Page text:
Medication Appropriateness in Vulnerable Older Adults

Healthy Skepticism of Appropriate Polypharmacy

Terri R. Fried, MD; Marcia C. Mecca, MD


J Am Geriatr Soc. 2019;67(6):1123-1127. 

In This Article

Overestimation of Medication Benefits

Lipid-lowering and antihypertensive agents were two of the most common medications identified by the AOU in a study of outpatient veterans 65 years and older.[3] Statins and β-blockers for ischemic heart disease are included in the START criteria.[9] However, in the context of multimorbidity and polypharmacy, these medications may fail to demonstrate expected benefits. Although patients with significant comorbidities are frequently excluded from RCTs, two adequately powered RCTs examined statin use in patients with end-stage renal disease (ESRD) and demonstrated no reduction in a composite of cardiovascular outcomes.[13,14]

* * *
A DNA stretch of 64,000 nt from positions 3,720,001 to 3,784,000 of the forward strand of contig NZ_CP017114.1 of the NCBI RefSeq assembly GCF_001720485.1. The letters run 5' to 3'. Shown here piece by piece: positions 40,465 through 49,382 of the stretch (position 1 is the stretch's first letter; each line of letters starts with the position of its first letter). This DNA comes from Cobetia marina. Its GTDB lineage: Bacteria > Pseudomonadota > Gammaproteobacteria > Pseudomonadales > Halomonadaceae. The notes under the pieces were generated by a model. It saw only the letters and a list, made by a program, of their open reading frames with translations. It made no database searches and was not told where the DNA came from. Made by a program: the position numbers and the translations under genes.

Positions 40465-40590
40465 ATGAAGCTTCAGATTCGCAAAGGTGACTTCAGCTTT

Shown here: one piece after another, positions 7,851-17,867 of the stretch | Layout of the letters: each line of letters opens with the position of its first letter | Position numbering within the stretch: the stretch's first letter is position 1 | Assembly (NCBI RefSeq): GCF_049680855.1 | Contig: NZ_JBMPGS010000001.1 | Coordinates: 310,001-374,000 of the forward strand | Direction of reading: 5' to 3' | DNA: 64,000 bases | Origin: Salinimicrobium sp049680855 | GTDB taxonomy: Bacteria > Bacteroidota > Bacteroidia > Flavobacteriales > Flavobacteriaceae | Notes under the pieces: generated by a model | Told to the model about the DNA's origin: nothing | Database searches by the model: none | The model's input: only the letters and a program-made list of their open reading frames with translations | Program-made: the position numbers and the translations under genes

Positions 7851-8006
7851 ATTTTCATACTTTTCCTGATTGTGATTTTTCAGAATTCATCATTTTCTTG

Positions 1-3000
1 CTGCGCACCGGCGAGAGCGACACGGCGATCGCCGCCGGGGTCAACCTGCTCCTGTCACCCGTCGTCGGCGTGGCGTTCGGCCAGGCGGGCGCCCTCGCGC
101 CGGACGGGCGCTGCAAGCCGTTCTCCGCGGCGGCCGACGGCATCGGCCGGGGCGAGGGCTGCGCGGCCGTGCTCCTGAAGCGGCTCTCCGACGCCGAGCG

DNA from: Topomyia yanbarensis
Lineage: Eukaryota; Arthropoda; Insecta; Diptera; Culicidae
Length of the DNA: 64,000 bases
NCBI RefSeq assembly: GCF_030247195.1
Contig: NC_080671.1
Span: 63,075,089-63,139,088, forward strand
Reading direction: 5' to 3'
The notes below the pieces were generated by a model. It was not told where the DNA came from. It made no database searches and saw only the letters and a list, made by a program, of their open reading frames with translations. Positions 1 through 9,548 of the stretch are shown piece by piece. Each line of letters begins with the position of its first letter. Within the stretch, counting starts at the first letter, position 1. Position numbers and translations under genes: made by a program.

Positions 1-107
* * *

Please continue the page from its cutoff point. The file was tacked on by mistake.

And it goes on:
Several observational studies also illustrate the reduced benefit of these therapies among vulnerable patients. In a nationally representative cohort age 65 years and older, hypertension was not associated with a higher mortality risk among those with slow gait speed, and higher systolic blood pressure was associated with a lower risk of death among participants who did not complete the walk test, suggesting that frail patients might not derive mortality benefit from antihypertensive treatment.[15] In a cohort study of patients with type 2 diabetes mellitus (DM), those with high comorbidity did not achieve the reduction in cardiovascular risk with more intensive glucose control that was seen in patients with low to moderate comorbidity.[16] In addition, targeting risk factors with multiple medications may not be necessary. In a study examining the association of adherence with multiple preventive therapies and all-cause mortality following myocardial infarction (MI) among Medicare beneficiaries, patients adherent to angiotensin-converting enzyme inhibitors/angiotensin II receptor blockers and statins had similar mortality as those adherent to β-blockers in addition to those therapies, suggesting no additional benefit of the β-blockers.[17]